If the fixture told us how far Wolves had fallen, the game said everything about how well they are climbing back. No matter what League One keeps throwing in front of them, Kenny Jackett’s team appear to have the capacity to deal with it.
They will be a third of the way through Operation Comeback after tomorrow night’s visit to Carlisle and, at the risk of tempting fate, it is difficult to mount a case against this squad completing the promotion task successfully.
They have the chance to level the games off with a healthy six-point buffer in the automatic promotion zone and Saturday’s defeat of a spirited, committed, organised but ultimately limited Stevenage outfit offered yet further signals that Wolves are still not running at capacity.
There is, you sense, a lot more to come from a group of players who are revelling in, and not recoiling from, the challenge of being every other team’s most prized scalp this season.
As well they might, the cynics might snipe.
It was only this time last year that Wolves were expected to assemble a promotion challenge from the Championship, never mind a further division down and for most of Molineux on Saturday, this was a contest which in name carried the vague whiff of embarrassment.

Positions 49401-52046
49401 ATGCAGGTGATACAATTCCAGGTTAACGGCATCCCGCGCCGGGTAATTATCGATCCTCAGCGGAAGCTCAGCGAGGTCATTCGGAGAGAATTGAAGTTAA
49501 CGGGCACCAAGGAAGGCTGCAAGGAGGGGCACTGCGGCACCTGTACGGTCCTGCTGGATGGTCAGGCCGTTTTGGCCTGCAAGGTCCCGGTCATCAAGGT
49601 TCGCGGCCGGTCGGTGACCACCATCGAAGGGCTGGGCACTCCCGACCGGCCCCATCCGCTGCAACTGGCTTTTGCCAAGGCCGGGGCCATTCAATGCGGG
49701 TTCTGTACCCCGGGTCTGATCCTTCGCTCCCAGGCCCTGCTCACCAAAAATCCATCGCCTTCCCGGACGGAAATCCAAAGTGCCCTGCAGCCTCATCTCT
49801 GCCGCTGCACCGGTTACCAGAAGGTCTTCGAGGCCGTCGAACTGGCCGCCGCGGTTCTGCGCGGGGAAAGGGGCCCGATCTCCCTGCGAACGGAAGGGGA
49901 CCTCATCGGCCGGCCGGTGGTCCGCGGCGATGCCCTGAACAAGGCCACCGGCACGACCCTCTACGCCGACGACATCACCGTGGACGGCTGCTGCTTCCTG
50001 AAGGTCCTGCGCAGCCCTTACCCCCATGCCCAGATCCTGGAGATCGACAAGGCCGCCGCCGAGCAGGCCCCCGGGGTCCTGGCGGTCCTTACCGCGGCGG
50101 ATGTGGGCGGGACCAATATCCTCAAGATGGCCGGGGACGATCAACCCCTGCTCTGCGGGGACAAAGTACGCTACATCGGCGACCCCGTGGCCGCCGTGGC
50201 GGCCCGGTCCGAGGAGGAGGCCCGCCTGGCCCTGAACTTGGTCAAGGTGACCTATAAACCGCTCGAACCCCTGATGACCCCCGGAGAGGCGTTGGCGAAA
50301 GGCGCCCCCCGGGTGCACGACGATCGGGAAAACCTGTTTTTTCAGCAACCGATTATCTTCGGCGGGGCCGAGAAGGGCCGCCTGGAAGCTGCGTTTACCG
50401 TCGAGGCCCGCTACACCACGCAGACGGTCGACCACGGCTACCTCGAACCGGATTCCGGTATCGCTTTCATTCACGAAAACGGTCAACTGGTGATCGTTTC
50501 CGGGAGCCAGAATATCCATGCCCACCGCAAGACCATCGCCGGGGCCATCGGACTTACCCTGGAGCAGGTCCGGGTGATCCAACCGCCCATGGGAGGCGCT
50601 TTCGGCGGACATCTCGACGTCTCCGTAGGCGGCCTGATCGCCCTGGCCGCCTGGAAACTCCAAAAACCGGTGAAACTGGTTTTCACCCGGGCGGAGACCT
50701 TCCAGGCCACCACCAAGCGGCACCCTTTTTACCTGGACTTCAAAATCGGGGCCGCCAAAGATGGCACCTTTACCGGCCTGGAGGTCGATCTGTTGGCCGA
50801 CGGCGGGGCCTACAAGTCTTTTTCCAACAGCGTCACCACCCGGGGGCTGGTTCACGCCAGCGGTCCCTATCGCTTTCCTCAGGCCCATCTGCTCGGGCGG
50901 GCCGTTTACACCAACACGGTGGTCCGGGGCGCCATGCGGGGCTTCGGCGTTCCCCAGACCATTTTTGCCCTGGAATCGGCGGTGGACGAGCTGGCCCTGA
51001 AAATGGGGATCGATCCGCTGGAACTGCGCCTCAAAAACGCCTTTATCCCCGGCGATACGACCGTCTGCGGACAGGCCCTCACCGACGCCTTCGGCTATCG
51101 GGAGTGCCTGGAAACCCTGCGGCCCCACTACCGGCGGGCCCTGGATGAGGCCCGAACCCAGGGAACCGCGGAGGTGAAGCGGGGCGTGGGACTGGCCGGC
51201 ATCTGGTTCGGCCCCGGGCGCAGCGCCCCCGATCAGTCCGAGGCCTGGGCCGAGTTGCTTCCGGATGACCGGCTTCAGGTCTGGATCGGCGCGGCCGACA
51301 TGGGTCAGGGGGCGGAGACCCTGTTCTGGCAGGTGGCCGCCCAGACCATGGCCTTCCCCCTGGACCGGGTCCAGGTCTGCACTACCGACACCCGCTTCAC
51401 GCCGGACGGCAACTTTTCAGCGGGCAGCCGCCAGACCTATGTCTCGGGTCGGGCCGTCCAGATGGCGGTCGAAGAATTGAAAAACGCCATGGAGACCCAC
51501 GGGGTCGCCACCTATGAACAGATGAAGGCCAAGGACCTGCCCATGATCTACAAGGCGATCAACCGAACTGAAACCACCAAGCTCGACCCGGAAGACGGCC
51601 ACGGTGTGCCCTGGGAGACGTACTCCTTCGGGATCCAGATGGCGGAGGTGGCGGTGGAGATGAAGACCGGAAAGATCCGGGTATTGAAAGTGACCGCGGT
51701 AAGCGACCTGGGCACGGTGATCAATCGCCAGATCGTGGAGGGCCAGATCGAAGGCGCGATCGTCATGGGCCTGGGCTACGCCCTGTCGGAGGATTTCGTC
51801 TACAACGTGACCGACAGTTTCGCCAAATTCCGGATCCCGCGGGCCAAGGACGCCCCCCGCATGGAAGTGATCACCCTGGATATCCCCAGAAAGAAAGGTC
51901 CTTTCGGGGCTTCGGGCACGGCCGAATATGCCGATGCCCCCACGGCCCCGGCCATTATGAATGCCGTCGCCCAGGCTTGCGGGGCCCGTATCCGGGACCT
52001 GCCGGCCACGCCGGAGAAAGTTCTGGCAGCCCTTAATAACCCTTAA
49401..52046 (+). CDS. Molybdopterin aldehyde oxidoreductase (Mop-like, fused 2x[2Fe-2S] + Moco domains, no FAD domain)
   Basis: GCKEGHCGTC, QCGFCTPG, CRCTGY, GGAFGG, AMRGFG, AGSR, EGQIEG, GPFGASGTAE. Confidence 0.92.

That is not to decry or disrespect the rise and rise of Stevenage from their humble Hertfordshire roots but for many home fans, Wolves v Stevenage still sounds like an FA Cup third round tie and not a match-up of equals from the same tier.
Molineux’s visitors didn’t even come into being until Derek Dougan had completed his career; the full breadth of the League separated the clubs just three years ago when Wolves were buying Jamie O’Hara after a comfortable first season back in the Premier League.
Like Crawley before them, Stevenage represented first-time opponents and that said as much about the impressive advances of the visitors as it did the calamities of their hosts.
But from the outset of this season, Jackett has spoken about dealing with all of League One’s many and varied challenges and “finding a way to win” – and his team did so for the 11th time in 14 games.
It is sound and stable progress towards their target of an immediate repair to the nightmare that had been 2012-13.